Yahoo! Mail
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Yahoo! Mail

Yahoo! Mail
Yahoo! Mail (2019).svg
Yahoo Mail desktop.png
Screenshot of the web-based Yahoo Mail client (2017 version)
Type of site
Webmail
Available inMultilingual (27)[1]
OwnerVerizon Media
(Verizon Communications)
Created byYahoo!
URLmail.yahoo.com
CommercialYes
RegistrationRequired
Users225 million active monthly users (February 2017)[2]
LaunchedOctober 8, 1997; 23 years ago (1997-10-08)[3]
Current statusOnline
Content license
Proprietary

Yahoo! Mail is an email service launched on October 8, 1997 by the American company Yahoo!, now a subsidiary of Verizon. It offers four different email plans: three for personal use (Basic, Plus, and Ad Free) and another for businesses.[4][5] As of January 2020, Yahoo! Mail had 225 million users.[6]

Users are able to access and manage their mailboxes using webmail interface, accessible using a standard web browser. Some accounts also supported the use of standard mail protocols (POP3 and SMTP). Since 2015, users can also connect non-Yahoo e-mail accounts to the webmail client.[7]

For many years, users were able to open accounts using either ''@yahoo.com'' or "@ymail.com",[8] or a national domain (''@yahoo.fr'' in France, ''@yahoo.co.uk'' in the United Kingdom,''@yahoo.it'' in Italy, etc.). Currently, Yahoo! only allows users to register ''@yahoo.com'' accounts.[9]

History

1997-2002

Yahoo! webmail interface as it appeared in 2001

Yahoo! made a deal with the online communications company Four11 for co-branded white pages. Marvin Gavin, who worked at Four11 as the director of international business development, said "We always had a bias about being acquired by Yahoo. They were more entrepreneurial than Microsoft. We had a great cultural fit - it made a lot of sense." In the end, Yahoo! acquired Four11 for $96 million. The purpose behind acquiring Four11 was the company's RocketMail webmail service, which launched in 1997. Yahoo! announced the acquisition on October 8, 1997,[10] close to the time that Yahoo! Mail was launched.[11] Yahoo! chose acquisition rather than internal platform development, because, as Healy said, "Hotmail was growing at thousands and thousands users per week. We did an analysis. For us to build, it would have taken four to six months, and by then, so many users would have taken an email account. The speed of the market was critical."[This quote needs a citation]

The transition to Yahoo! Mail was not easy for many Rocketmail users.[12] On March 21, 2002, Yahoo! eliminated free software client access and introduced the $29.99 per year Mail Forwarding Service.[13] Mary Osako, a Yahoo! Spokeswoman, told CNET, "For-pay services on Yahoo!, originally launched in February 1999, have experienced great acceptance from our base of active registered users, and we expect this adoption to continue to grow."[This quote needs a citation]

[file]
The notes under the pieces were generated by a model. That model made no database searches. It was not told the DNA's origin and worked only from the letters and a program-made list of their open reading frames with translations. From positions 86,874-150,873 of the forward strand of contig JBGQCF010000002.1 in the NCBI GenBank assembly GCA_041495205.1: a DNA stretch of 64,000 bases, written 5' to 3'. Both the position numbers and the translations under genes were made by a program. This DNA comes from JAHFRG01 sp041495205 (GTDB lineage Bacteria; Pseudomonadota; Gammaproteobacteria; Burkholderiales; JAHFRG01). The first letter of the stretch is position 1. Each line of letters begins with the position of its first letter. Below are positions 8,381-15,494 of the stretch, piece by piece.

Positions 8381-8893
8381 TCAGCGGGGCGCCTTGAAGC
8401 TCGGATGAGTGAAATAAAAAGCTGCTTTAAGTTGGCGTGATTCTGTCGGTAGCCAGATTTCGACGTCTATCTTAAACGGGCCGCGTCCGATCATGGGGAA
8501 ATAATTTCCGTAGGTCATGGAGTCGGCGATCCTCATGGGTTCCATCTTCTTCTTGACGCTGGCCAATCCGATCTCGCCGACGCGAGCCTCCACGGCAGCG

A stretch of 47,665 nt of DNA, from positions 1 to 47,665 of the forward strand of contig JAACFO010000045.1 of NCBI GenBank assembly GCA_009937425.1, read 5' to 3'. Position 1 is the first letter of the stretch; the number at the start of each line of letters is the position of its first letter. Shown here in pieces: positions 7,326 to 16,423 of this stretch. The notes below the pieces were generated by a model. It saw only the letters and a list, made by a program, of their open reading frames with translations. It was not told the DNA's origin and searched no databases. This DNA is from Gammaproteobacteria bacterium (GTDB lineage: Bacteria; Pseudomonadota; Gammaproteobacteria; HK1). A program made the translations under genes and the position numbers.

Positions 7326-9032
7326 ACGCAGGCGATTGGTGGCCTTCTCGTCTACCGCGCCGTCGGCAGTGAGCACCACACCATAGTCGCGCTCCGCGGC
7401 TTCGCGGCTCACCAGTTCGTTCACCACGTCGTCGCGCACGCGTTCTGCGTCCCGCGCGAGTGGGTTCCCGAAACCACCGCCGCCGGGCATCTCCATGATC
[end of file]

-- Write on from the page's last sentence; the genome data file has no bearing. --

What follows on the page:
2002-2010

Yahoo! Mail logo from 2002

During 2002, the Yahoo! network was gradually redesigned. On July 2, the company website was changed, and it was announced that Yahoo! Mail and other services would also be redesigned.[14] Along with this new design, new features were to be implemented, including drop-down menus in DHTML, different category tabs, and a new user-customizable color scheme. Yahoo! Network Services senior vice president Geoff Ralston stated that

The launch of Yahoo! Mail Plus is part of Yahoo's strategic initiative to offer premium services that deliver innovative, reliable and relevant services to consumers ... In just five years, Yahoo! Mail has grown from one million to tens of millions of users, illustrating how consumers have made email an essential part of their daily lives. Through Yahoo! Mail Plus, Yahoo! continues to demonstrate leadership and innovation by offering consumers the industry's most complete and powerful email solution.[15]

Yahoo! Messenger chat integration in the Yahoo! Mail webmail interface, in beta in 2007

On July 9, 2004, Yahoo! acquired Oddpost, a webmail service which simulated a desktop email client. Oddpost had features such as drag-and-drop support, right-click menus, RSS feeds, a preview pane, and increased speed using email caching to shorten response time. Many of the features were incorporated into an updated Yahoo! Mail service.[16]

Competition

On April 1, 2004, Google announced its Gmail service with 1 GB of storage, however Gmail's invitation-only accounts kept the other webmail services at the forefront. Most major webmail providers, including Yahoo! Mail, increased their mailbox storage in response. Yahoo! first announced 100 MB of storage for basic accounts and 2 GB of storage for premium users.[17] However, soon Yahoo! Mail increased its free storage quota to 1 GB, before eventually allowing unlimited storage. Yahoo! Mail had free unlimited storage from March 27, 2007, until October 8, 2013.

2011-present

Yahoo! Mail logo from 2009
Screenshot of the 2011 version of Yahoo! Mail

On September 17, 2010, Yahoo! showed off a new Mail program to reporters.[18][19] Codenamed "Minty", the 2011 release was announced on September 16, 2010.[20] It included a new interface, enhanced performance, improved Facebook and Twitter integration, the ability to watch YouTube videos straight from email, and improved search.[21] Public beta began on October 26, 2010.[22] In May 2011, the new Yahoo! Mail became the default interface.[23] As the new interface became mandatory for users, some users of Yahoo! Mail reported slow typing speeds, contradicting Yahoo's claims of faster performance. Yahoo! offered no resolution to the problem as of September 12, 2011. Users also missed the ability to paste textual email addresses into the sender box. The new version disabled the use of the "secondary" addresses provided in the previous version. The new interface overrode the browser's right mouse button (making functions such as opening mails in new tab windows unavailable).[]